Tibetan Buddhist monks with the Mystical Arts of Tibet spent a week in residency at the RiverCenter for the Performing Arts building a mandala sand painting dedicated to conflict resolution and world harmony. About 100 onlookers watched the ritual dismantling, then walked with the monks to the Chattahoochee River where the sand was poured into the water
It's been 10 years since John Greenman first reported about Agent Orange's impact on Vietnamese citizens. Greenman recently returned to see what, if anything , has changed. Greenman says what struck him then, and still resonates today, is that Agent Orange is the cruelest remnant of the Vietnam War. This is a video excerpt from his full report. You can read it in the Sunday print edition of the Ledger-Enquirer or online at www.ledger-enquirer.com.
Timothy Crumbley is founder and CEO of Kenneth B. Walker Residential Home in Columbus. The organization works to counsel and teach troubled males from ages 10 to 21 the behaviors and skills that will make them productive citizens and keep them out of prisons.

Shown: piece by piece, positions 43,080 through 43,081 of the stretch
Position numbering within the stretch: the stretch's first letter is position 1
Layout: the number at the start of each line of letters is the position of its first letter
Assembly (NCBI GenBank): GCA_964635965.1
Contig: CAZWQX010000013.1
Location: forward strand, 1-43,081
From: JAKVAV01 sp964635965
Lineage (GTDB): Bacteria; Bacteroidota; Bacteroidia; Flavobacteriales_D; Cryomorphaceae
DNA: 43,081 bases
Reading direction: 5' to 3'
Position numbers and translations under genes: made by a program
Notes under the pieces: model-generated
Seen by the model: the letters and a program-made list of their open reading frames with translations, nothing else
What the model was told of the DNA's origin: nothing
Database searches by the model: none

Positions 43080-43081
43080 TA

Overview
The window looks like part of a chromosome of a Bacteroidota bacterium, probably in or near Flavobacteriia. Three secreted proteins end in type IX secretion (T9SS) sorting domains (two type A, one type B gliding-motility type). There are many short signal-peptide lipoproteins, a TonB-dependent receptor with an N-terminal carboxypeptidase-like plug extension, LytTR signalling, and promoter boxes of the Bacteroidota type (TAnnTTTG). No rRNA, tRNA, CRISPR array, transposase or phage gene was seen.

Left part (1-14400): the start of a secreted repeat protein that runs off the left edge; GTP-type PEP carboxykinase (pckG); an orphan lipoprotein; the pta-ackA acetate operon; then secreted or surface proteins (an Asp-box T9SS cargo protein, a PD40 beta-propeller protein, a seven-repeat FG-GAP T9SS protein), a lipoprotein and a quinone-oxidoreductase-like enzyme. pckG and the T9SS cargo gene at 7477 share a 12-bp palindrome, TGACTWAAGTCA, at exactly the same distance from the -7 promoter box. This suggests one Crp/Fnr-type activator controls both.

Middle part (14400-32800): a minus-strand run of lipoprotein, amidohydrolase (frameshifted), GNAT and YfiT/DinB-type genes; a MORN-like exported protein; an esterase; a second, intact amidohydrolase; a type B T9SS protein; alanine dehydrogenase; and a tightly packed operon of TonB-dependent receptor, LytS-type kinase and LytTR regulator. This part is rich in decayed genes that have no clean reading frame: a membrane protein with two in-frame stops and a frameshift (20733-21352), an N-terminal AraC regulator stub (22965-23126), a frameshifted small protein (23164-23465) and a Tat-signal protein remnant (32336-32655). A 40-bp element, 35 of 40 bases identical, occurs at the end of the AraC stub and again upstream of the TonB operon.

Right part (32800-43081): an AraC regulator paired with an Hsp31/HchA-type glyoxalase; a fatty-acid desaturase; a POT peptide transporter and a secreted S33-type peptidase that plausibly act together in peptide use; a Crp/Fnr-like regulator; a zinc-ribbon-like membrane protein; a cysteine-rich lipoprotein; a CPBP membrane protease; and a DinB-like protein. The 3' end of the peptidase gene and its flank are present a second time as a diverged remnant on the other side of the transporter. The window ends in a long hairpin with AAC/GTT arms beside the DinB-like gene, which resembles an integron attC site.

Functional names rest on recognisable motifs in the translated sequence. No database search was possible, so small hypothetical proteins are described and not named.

Columbus Mayor Teresa Tomlinson answered Friday afternoon several questions during the State of the City event at Columbus State University's Cunningham Conference Center. This is an excerpt from her comments about the issue of crime in Columbus.
The management and catering services at RiverMill Event Center in Bibb City recently changed hands. Columbus-based Valley Hospitality Services through It’s Your Day Catering has assumed management and food service responsibilities. Since taking over Feb. 1, they've been busy getting the facility ready. We dropped by earlier this week as workers were busy finishing renovations and preparing for weekend events.
Researchers visited downtown Columbus this week to look at the overall health of trees located on the Broadway median. In particular, they pointed to the stage in the 1000 block as an area to improve. Here are some solutions they offered to extend the lives of the trees.
After 13 hours of deliberations in the triple murder trial of Rufus Leonard Burks, jurors Thursday had reached unanimous agreement on only three of the 10 counts against the 17-year-old, the judge announced before the jury was dismissed at 4:45 p.m.Those counts are burglary, kidnapping and auto theft. Burks also faces these charges: three counts of malice or intentional murder; three counts of felony murder for allegedly killing the three victims while committing the felony of aggravated assault; and a second count of auto theft.
Eric Crouch’s fifth-grade class at Double Churches Elementary School started not feeling well, everyone started sanitizing and washing their hands. Then they decided, Crouch said, “we would look on the humorous side of things and try to bring a smile by exaggerating the extent we will go to to avoid the flu.”